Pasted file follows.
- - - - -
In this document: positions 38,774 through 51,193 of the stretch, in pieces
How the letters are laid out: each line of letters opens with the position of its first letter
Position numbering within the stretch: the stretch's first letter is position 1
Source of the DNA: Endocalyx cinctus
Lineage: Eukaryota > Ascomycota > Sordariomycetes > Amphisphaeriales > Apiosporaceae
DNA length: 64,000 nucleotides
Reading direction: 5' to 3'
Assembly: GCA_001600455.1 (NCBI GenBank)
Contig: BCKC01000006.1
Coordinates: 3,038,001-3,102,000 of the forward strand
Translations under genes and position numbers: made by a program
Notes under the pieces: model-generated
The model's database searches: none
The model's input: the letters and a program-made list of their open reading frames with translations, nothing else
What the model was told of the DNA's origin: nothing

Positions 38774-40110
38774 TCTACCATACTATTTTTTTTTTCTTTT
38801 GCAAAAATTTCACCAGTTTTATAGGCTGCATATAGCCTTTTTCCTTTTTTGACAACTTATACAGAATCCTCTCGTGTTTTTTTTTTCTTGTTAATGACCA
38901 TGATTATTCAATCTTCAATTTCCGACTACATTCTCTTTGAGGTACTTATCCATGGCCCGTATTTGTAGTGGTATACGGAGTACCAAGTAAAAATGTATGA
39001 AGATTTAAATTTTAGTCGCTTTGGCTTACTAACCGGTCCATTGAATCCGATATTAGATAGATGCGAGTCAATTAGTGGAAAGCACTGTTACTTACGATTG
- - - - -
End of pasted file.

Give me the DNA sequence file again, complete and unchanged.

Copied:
In this document: positions 38,774 through 51,193 of the stretch, in pieces
How the letters are laid out: each line of letters opens with the position of its first letter
Position numbering within the stretch: the stretch's first letter is position 1
Source of the DNA: Endocalyx cinctus
Lineage: Eukaryota > Ascomycota > Sordariomycetes > Amphisphaeriales > Apiosporaceae
DNA length: 64,000 nucleotides
Reading direction: 5' to 3'
Assembly: GCA_001600455.1 (NCBI GenBank)
Contig: BCKC01000006.1
Coordinates: 3,038,001-3,102,000 of the forward strand
Translations under genes and position numbers: made by a program
Notes under the pieces: model-generated
The model's database searches: none
The model's input: the letters and a program-made list of their open reading frames with translations, nothing else
What the model was told of the DNA's origin: nothing

Positions 38774-40110
38774 TCTACCATACTATTTTTTTTTTCTTTT
38801 GCAAAAATTTCACCAGTTTTATAGGCTGCATATAGCCTTTTTCCTTTTTTGACAACTTATACAGAATCCTCTCGTGTTTTTTTTTTCTTGTTAATGACCA
38901 TGATTATTCAATCTTCAATTTCCGACTACATTCTCTTTGAGGTACTTATCCATGGCCCGTATTTGTAGTGGTATACGGAGTACCAAGTAAAAATGTATGA
39001 AGATTTAAATTTTAGTCGCTTTGGCTTACTAACCGGTCCATTGAATCCGATATTAGATAGATGCGAGTCAATTAGTGGAAAGCACTGTTACTTACGATTG